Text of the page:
Hmmmm! I smile when I think back. How cunning my plan was. How exacting my devious construction. How fucking perfectly it would all go. With the camera assistant crouched fearfully behind a bunch of boxes ("Don't like loud bangs"), and the camera operator crouched fearfully behind that teetering camera, me stood bravely and without an ounce of pussy-whipped fear in his body before the awesome danger (alright, I was a little anxious) - Sarah, my sometime wild flatmate and director of said film, pushed the button.
At this juncture, it might be useful to tell you what that button was. Operating instructions on the explosive charge mention something about a pissing NINE VOLTS. I laughed with righteous scorn. Toys take 9 volts. Safety devices take nine volts. A glorious moment was not going to be born to a stubby-chunk of over-priced electro chemicals. No. I jacked the whole contraption straight into the mains. "There we go", I grinned. "That will light a fire under it's arse".
Later, in hospital, I learned of regret. Two hours into NHS purgatory and mental insanity, I learned of hell. Charing Cross Hospital is a Mecca to the deranged. A terminally drunken, stinking woman in a wheelchair constantly shouting "Excuse me! excuse me!" to anyone that came near her, then "Where am I? What time is it?" OK, you take pity, you tell her what's what. Not after two hours of the same monologue. You want to introduce her to a Remington 10 Gauge. Men walking into walls. Combat trained ants. Nodding cameras when you proffer your wound to its roving lens. Psychos. Crazies. The wounded, the dying. Sure, just like any New Cross pub - but when you're in pain, sadistically denied any painkillers, blatant NHS travesties. One of many. At 2:30am, 2 hours after I had first limped thorough the foreboding doors, a meek and apologetic nurse emerged from the bowels of the protoplasmic hospital. "I'm very sorry, but we only have one doctor on at the moment. You'll probably have to wait another two hours." Spittle flecked my lips, but I was too tired for remonstration.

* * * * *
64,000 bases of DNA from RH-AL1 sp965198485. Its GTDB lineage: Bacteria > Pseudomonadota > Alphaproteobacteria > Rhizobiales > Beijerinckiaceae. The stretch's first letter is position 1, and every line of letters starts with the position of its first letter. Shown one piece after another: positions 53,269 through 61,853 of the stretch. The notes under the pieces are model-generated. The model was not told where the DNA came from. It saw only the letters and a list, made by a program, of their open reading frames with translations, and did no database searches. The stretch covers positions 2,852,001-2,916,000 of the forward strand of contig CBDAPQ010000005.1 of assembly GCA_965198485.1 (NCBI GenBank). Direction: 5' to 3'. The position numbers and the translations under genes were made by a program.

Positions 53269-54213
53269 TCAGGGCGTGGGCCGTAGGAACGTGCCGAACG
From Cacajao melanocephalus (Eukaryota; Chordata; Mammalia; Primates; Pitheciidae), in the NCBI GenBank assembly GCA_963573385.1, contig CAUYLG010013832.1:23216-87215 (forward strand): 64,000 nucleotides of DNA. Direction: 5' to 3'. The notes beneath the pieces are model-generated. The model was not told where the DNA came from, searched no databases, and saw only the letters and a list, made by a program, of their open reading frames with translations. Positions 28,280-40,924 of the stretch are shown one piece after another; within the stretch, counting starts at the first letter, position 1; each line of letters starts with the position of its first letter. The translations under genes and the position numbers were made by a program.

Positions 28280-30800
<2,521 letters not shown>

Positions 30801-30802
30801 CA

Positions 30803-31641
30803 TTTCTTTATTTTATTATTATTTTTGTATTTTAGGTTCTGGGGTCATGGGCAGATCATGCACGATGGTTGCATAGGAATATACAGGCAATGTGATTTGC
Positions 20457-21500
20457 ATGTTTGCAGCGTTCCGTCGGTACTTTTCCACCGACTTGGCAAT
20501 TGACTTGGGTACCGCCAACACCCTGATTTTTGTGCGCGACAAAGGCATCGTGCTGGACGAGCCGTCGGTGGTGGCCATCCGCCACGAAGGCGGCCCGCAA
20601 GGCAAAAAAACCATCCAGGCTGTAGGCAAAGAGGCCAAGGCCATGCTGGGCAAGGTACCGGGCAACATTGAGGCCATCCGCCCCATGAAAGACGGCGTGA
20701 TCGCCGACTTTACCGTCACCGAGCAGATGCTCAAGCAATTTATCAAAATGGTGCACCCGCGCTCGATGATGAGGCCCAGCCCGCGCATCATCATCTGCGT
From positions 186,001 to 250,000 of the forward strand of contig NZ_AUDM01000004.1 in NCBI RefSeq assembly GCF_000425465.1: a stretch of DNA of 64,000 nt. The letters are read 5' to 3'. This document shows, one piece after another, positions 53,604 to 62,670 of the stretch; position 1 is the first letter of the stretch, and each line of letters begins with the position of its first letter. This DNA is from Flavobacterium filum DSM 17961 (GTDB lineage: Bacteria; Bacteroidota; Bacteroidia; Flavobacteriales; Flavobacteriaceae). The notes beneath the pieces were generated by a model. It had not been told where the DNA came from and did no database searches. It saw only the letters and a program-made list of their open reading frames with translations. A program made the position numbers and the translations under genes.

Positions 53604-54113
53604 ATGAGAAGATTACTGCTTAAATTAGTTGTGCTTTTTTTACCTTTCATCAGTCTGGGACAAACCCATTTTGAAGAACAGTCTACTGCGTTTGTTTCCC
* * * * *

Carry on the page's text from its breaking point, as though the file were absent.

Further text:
I went home. To nurse my sorrows and blast damaged arm. Familiar surroundings brought me to my senses. The next day, I found myself in St. Thomas'. Ah, yes. The sanctuary of a world famous hospital. As I checked in, at the incongruous reception for A&E, the outside doors nearby burst open and a stretcher was thrust in, hurried along by ambulance personnel and a few policemen, carrion like. The man on it didn't look so good. In fact, somebody was heaving up and down frantically on his chest. For a fleeting second, I thought I was watching a staged theatrical version of Casualty. He disappeared with attendants through to the emergency ward. Minutes later, I laid eyes upon several despondent solemn faces as they emerged; another tragic loss. I had witnessed my first clinical death. The reality of the scene I had experienced hit home. With a lurching stomach, clutching at re-awakened mortality, I headed into the casualty to have my hand stitched up.